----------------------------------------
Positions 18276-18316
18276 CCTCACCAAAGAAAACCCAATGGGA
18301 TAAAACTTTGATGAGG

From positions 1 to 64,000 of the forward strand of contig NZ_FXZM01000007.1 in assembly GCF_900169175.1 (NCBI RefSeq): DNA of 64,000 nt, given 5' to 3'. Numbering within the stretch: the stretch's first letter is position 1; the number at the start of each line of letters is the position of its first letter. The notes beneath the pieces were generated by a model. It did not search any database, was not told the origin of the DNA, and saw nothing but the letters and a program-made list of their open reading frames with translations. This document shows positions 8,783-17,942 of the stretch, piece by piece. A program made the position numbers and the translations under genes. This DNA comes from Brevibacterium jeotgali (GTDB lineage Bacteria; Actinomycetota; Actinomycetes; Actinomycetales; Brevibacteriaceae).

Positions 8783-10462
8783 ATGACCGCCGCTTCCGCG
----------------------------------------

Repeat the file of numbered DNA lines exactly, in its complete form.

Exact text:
Positions 18276-18316
18276 CCTCACCAAAGAAAACCCAATGGGA
18301 TAAAACTTTGATGAGG

From positions 1 to 64,000 of the forward strand of contig NZ_FXZM01000007.1 in assembly GCF_900169175.1 (NCBI RefSeq): DNA of 64,000 nt, given 5' to 3'. Numbering within the stretch: the stretch's first letter is position 1; the number at the start of each line of letters is the position of its first letter. The notes beneath the pieces were generated by a model. It did not search any database, was not told the origin of the DNA, and saw nothing but the letters and a program-made list of their open reading frames with translations. This document shows positions 8,783-17,942 of the stretch, piece by piece. A program made the position numbers and the translations under genes. This DNA comes from Brevibacterium jeotgali (GTDB lineage Bacteria; Actinomycetota; Actinomycetes; Actinomycetales; Brevibacteriaceae).

Positions 8783-10462
8783 ATGACCGCCGCTTCCGCG